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MEETINGS: Meeting your needs


Business Spotlight - epaper ⋅ Ausgabe 6/2018 vom 24.10.2018

Kaum jemand kommt im beruflichen Alltag um Sitzungen und Besprechungen herum. Und vor, während und nach einem solchen Treffen hat man es mit vielen verschiedenen Dingen zu tun. Testen Sie mit diesen Übungen wie Sie sich in diesen Bereichen auskennen.


EASY: MEDIUM: ADVANCED: AUDIO

Artikelbild für den Artikel "MEETINGS: Meeting your needs" aus der Ausgabe 6/2018 von Business Spotlight. Dieses epaper sofort kaufen oder online lesen mit der Zeitschriften-Flatrate United Kiosk NEWS.

Bildquelle: Business Spotlight, Ausgabe 6/2018

Meetings: order or chaos?


HILDEGARD RUDOLPH
is a certified translator and a freelance editor, teacher and book author. Contact: bs.lektorat@spotlight-verlag.de

THE SITUATION

Jones & Baker are an agency based in Liverpool, with branches in Belgium and Germany. They design, produce and sell advertising material such as giveaways and ...

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... items displaying company logos. Every year in December, the heads of the various departments meet at the agency’s headquarters in Liverpool to discuss past and future activities.

1. Getting ready (7 points)

Kathie Jones and Tom Baker, who run the agency, are making sure that everything is ready for the annual meeting. Match Kathie’s questions to Tom’s answers.

A. Which rooms have you booked?
B. How about the list of participants?
C. Have you talked to the technicians?
D. Did the cleaners agree to come in after the meeting?
E. How about coffee and lunch breaks?
F. Can we agree on the final agenda?
G. And last but not least, who will welcome the participants?

1. They promised to check the projectors, microphones and other devices today.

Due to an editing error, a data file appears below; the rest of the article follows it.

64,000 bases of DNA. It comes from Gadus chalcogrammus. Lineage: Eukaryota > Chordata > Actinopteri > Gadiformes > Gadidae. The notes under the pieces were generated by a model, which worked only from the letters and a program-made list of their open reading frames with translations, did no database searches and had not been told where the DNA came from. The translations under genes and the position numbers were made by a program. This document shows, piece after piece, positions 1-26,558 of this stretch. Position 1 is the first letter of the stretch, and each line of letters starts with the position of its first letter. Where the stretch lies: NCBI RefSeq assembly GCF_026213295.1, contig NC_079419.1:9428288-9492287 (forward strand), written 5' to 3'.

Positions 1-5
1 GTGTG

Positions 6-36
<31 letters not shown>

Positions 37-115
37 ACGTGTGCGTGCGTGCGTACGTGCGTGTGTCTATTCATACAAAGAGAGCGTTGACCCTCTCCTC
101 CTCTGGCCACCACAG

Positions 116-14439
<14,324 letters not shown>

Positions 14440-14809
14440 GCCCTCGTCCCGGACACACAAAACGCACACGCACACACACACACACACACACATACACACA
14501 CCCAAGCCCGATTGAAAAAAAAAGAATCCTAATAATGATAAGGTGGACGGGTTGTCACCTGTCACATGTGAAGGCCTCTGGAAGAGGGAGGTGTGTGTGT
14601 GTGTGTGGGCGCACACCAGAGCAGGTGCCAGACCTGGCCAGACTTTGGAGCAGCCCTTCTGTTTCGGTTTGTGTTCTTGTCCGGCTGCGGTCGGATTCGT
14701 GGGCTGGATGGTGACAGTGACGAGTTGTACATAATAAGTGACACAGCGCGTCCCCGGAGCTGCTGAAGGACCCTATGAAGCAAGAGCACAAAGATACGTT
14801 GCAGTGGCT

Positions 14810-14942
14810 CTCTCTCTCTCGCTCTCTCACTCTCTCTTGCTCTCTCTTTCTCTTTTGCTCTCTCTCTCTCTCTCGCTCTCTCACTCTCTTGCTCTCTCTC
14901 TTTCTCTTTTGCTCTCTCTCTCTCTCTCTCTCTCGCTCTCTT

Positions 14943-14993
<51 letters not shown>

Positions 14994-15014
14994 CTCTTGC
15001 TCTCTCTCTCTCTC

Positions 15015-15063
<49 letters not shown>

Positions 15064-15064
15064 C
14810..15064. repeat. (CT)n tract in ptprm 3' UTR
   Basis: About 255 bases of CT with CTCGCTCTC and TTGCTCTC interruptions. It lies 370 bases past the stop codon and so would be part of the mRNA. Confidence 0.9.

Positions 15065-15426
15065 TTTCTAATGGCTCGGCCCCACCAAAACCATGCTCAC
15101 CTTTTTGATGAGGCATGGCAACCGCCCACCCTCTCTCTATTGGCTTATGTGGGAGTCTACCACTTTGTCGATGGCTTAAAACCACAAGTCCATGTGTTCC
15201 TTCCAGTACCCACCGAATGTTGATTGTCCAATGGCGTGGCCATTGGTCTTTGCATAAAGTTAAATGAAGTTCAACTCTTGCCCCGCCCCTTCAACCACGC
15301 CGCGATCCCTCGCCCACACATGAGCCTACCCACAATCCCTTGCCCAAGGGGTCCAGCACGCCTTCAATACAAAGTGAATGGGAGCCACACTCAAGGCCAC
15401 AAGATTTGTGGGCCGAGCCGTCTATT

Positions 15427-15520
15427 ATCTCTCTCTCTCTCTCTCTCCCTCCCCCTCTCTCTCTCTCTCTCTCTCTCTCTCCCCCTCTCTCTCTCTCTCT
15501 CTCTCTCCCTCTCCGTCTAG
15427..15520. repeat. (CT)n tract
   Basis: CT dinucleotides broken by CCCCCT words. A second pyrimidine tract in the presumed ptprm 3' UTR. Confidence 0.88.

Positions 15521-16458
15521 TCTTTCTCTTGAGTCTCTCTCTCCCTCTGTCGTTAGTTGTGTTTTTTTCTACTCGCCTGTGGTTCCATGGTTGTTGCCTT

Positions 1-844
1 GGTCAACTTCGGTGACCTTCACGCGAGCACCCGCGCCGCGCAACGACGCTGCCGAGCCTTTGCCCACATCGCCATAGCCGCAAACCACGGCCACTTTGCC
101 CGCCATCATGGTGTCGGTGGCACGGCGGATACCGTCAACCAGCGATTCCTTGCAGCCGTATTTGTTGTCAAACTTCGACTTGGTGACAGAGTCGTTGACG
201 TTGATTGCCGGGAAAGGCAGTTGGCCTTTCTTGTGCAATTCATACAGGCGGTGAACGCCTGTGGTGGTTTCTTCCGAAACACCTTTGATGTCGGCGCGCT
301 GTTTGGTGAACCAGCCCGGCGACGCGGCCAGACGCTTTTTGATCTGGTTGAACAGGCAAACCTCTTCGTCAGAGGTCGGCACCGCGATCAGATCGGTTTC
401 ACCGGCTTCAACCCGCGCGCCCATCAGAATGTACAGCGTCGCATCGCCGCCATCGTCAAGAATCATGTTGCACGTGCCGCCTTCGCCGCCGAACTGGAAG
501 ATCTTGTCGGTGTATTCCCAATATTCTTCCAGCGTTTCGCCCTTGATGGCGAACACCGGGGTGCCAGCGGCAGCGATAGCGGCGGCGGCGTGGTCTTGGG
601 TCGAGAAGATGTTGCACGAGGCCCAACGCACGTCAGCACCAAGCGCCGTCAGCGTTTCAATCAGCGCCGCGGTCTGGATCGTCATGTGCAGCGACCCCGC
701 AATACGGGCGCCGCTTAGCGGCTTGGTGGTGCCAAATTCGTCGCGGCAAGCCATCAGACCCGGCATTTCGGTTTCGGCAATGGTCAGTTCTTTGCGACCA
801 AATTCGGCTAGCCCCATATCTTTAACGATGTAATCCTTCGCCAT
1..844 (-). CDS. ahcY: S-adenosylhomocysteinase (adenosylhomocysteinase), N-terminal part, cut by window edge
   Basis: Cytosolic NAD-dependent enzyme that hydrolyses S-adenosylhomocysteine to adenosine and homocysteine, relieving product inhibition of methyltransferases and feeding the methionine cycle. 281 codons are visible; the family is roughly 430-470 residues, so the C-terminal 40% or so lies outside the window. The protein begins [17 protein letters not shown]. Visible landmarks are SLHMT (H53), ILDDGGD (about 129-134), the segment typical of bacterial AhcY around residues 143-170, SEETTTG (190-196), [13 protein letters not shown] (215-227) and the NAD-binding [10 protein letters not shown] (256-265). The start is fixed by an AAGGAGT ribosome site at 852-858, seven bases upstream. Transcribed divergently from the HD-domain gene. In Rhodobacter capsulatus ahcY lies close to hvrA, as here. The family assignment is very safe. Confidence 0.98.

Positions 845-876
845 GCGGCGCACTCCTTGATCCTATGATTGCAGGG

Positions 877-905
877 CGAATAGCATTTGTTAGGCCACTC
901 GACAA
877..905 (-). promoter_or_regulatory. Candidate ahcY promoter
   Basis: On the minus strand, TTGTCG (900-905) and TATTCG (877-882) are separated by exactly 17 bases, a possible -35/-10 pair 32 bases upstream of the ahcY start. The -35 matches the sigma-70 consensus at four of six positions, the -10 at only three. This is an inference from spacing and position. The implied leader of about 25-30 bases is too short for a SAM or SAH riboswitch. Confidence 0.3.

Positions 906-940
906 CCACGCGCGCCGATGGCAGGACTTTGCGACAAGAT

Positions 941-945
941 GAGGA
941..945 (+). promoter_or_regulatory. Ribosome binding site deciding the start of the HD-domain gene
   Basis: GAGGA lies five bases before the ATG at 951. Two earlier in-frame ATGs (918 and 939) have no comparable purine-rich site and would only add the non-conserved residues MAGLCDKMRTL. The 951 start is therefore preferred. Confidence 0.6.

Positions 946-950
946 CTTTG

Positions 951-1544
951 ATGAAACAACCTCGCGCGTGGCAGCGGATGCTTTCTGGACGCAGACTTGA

2. I’m in touch with our usual catering service. They said they’d take care of everything.
3. The lounge and rooms 4 and 5 on the top floor.
4. I will. I’ve already arranged for name badges, lists for signing in, etc.
5. When people have sent back their reply, I’ll make up the list.
6. They will be sending some people over the next morning at around 7 a.m.
7. I think so, as we now have all the information we need.

2. Sorry, we can’t come (8 points)

Maren Berger and Klaus Dorner from the German branch in Bonn are tied up with other commitments. Choose the correct words (in bold) in their email to Kathie and Tom.

Dear Kathie and Tom

Thank you for your email of 10 October letting us know that the annual meeting of the heads of department has had to be (A)postponed /relegated from Wednesday, 5 December, to the new (B)date /data of Tuesday, 11 December.

Unfortunately, neither of us will now be able to
(C)attend /participate the meeting. I (Maren) am on holiday from 10 December, and Klaus has been
(D)advised /invited to a key customer’s product launch
(E)party /circle .

We believe that our (F)attention /attendance at the meeting is important for the future development of the company. We’d therefore like to ask if it would be possible to (G)bring /raise the meeting forward to Friday, 7 December.